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How being a sustainable fashion blogger changed how I think about voting

What do voting and being a sustainable fashion blogger have in common? As a sustainable fashion blogger who also gets to the ballot box every election, my answer is: a lot more than you might think. 

There are two approaches to sustainable fashion: holding corporations responsible and focusing on what we, as individuals, can do. And while the two certainly aren’t mutually exclusive, I like to focus on what I can do. Because while corporations need to do their part in stemming the tide of fast fashion and working towards a sustainable future, the actions we take as individuals matters. 

When I used to choose to purchase lots of clothes every year to keep up with the latest fashions, I was contributing to a cycle of styles going in and out of fashion quickly, leading to a lot of wasted clothes once the style went lukewarm. When I bought new instead of prioritizing great finds at thrift stores, I wasn’t prioritizing reducing waste. Now I concentrate on how I can make a difference in my actions towards creating a sustainable fashion industry. Reframing how I approach fashion has made me better able to understand how we can reframe the entire industry to be more sustainable. 

I grew up voting, but I just didn’t feel like my vote really mattered. What did my one vote really do, out of the millions cast in the country? Who’s really listening to me? Who really cares what I have to say? 

As I’ve gotten older, I’ve recognized that small actions snowball into larger ones. My investment into transforming the way I approach fashion morphed into a sustainable fashion blog, which I hope has inspired other people to shift how they approach fashion, too. It’s prepared me to start taking on how we can transform fashion companies. Like choosing what we wear and where we shop, voting may be an individual act, but its impact is anything but individualistic. 

I think about this a lot—how one act that may seem so small can have a disproportionately large influence. Especially when I think about microaggressions. 

As a Black woman, it’s something I’ve had to contend with my whole life. It’s usually small comments that people will brush aside as “just a joke” or by saying “they didn’t mean anything by it.” One example of a microaggression I’ve heard is that slavery happened so long ago. By using length of time as a measure of impact, the people who say this are diminishing the fact that slavery continues to have consequences to this day. (Not to mention that, of course, in the grand scheme of time, slavery actually wasn’t that long ago.)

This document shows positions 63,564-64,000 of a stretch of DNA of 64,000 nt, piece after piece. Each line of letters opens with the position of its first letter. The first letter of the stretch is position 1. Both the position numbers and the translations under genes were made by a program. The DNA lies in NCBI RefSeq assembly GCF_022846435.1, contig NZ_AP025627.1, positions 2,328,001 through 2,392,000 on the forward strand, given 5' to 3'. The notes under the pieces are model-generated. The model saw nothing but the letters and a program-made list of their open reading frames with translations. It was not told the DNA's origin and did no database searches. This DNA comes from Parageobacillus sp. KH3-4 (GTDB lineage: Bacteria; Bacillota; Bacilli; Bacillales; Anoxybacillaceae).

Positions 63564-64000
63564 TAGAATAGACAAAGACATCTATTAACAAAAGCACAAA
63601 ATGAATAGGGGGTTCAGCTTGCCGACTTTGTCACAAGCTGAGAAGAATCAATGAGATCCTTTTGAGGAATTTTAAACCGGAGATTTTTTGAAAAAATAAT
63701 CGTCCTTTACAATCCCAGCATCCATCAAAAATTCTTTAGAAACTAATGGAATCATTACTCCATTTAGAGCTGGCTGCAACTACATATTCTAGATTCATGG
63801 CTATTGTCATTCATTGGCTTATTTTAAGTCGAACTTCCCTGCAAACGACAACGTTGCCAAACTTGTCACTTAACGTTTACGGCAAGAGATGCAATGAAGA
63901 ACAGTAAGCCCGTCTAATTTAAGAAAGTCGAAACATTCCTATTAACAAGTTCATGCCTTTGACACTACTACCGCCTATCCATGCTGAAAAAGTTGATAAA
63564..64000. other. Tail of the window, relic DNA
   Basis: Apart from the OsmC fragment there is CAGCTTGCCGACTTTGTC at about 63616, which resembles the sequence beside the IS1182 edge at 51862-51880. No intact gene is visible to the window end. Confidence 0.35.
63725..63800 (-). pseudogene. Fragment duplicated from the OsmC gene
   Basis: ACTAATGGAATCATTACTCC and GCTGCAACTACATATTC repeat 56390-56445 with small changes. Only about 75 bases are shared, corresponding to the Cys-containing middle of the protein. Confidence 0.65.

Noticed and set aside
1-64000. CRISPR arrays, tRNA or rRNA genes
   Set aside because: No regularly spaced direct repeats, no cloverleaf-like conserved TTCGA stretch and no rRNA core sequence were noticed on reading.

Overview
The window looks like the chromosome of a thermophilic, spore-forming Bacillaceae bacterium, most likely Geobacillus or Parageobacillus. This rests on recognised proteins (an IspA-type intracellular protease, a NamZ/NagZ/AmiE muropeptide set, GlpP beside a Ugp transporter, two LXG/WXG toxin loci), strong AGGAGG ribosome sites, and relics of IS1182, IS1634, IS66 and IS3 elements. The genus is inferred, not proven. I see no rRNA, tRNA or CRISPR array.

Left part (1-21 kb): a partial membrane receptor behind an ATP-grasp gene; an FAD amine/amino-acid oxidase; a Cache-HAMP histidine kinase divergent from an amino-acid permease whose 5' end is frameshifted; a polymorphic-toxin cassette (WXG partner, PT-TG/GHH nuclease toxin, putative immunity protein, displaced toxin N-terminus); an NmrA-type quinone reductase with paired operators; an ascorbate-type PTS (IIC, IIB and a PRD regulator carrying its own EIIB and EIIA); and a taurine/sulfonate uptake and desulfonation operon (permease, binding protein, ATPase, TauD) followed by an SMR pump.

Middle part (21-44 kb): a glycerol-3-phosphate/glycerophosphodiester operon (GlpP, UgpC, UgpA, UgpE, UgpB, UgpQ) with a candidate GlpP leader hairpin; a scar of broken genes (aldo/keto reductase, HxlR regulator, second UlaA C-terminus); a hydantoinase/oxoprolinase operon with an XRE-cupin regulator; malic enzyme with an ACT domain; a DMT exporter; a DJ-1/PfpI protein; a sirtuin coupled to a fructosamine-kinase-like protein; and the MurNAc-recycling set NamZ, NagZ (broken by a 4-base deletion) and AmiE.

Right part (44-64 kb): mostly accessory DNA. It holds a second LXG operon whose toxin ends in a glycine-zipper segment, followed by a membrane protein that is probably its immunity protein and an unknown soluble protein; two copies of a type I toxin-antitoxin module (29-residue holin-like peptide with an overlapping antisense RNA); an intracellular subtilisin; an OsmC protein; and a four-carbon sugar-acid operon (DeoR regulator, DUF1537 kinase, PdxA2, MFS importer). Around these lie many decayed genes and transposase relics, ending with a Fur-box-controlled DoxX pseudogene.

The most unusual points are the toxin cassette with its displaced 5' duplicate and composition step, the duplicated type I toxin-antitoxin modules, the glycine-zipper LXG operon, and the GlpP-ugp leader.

These small microaggressions help create and permit a larger culture of racism and anti-Blackness in America. This culture, propped up by microaggressions, is what led me to be instantly terrified the day my car broke down and a police officer stopped behind me. I thought to myself: What if I get killed today, just for being here? 

This is the culture that leads me to pray for my boyfriend, who’s also Black, every time he goes to work. Because for him and for Black people across the United States, our existence is seen as a liability. It turns out that microaggression isn’t “just a joke.” It actively perpetuates a culture of racism that makes me pray every time my boyfriend walks out the door. 

Today, when I think back on my past self who wondered whether my vote could possibly matter, I now think: How could you ever have thought it didn’t? 

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People like Karmin are committed to ensuring that injustice is no longer the norm. We must elect officials who won’t stall and who won’t put the lives and livelihoods of millions in danger. Make sure you are registered to vote. Make sure you know how to vote by mail. And make sure you mobilize others to vote as well. Together, we’ll create a better tomorrow.